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OPEC Is Cautiously Optimistic About China’s 2023 Oil Demand 

OPEC is cautiously optimistic about China’s oil demand this year, expecting consumption growth of between 500,000 barrels per day (bpd) and 600,000 bpd in 2023 compared to 2022, OPEC’s Secretary General Haitham Al Ghais said at the CERAWeek energy conference in Houston on Tuesday.  

“With China opening up, we are quite optimistic, cautiously,” Al Ghais said, as carried by Reuters.

OPEC expects global oil demand to rise by 2.3 million bpd this year, its secretary general said, reiterating an earlier OPEC forecast from the February Monthly Oil Market Report (MOMR).

In the February report, OPEC raised its world oil demand growth forecast for 2023 by 100,000 bpd, to 2.3 million bpd.

The International Energy Agency (IEA), for its part, said in its February report that global oil demand was set to increase by 2 million bpd this year, pushed up by growth in Chinese consumption after the reopening.

“China accounts for nearly half the 2 mb/d projected increase this year, with neighbouring countries also set to benefit after Beijing ditched its zero-Covid policies,” the IEA said in its Oil Market Report, expecting a “resurgent China” to see oil demand growth of 900,000 bpd.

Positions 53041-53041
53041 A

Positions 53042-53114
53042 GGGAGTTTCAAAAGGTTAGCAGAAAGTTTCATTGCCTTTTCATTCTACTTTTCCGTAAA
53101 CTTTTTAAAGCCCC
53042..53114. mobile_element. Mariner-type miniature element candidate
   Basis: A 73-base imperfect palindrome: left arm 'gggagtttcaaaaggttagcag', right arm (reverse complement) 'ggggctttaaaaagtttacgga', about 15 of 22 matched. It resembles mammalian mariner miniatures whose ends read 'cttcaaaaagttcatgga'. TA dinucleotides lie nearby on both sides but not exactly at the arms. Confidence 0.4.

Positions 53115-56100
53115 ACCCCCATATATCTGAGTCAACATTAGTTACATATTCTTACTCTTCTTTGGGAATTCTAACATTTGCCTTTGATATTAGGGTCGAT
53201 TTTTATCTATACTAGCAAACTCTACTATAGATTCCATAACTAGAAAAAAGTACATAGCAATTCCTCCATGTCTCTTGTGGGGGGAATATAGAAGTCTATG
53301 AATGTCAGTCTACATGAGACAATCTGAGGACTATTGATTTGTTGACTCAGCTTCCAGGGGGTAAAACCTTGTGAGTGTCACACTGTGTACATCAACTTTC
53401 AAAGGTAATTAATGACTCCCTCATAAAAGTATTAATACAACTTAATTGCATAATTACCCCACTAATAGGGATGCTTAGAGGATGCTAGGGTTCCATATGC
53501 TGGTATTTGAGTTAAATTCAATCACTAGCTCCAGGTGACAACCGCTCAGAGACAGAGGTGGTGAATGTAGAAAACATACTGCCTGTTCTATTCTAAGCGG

At CERAWeek, OPEC’s Al Ghais also said he was not concerned about the rerouting of the global oil flows from Russia to the East after the EU embargoes and the G7 price caps on Russia’s crude oil and fuel exports.

The OPEC+ group comprising OPEC and non-OPEC producers led by Russia is critical for ensuring stable oil markets, Al Ghais said, when asked if the alliance is still viable.

Last month, before the rumors of the UAE considering leaving OPEC – which the emirates swiftly dismissed at the end of last week – OPEC’s Al Ghais said that the OPEC+ group deserved to be given credit for the way it had handled oil market stability in recent months.

“Due recognition should be given for our constructive and positive role in supporting global market stability including to remind ourselves that the G20 and major consumers around the world commended us for our historical actions taken since 2020,” Al Ghais told Reuters in early February.  

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By Tsvetana Paraskova for Oilprice.com

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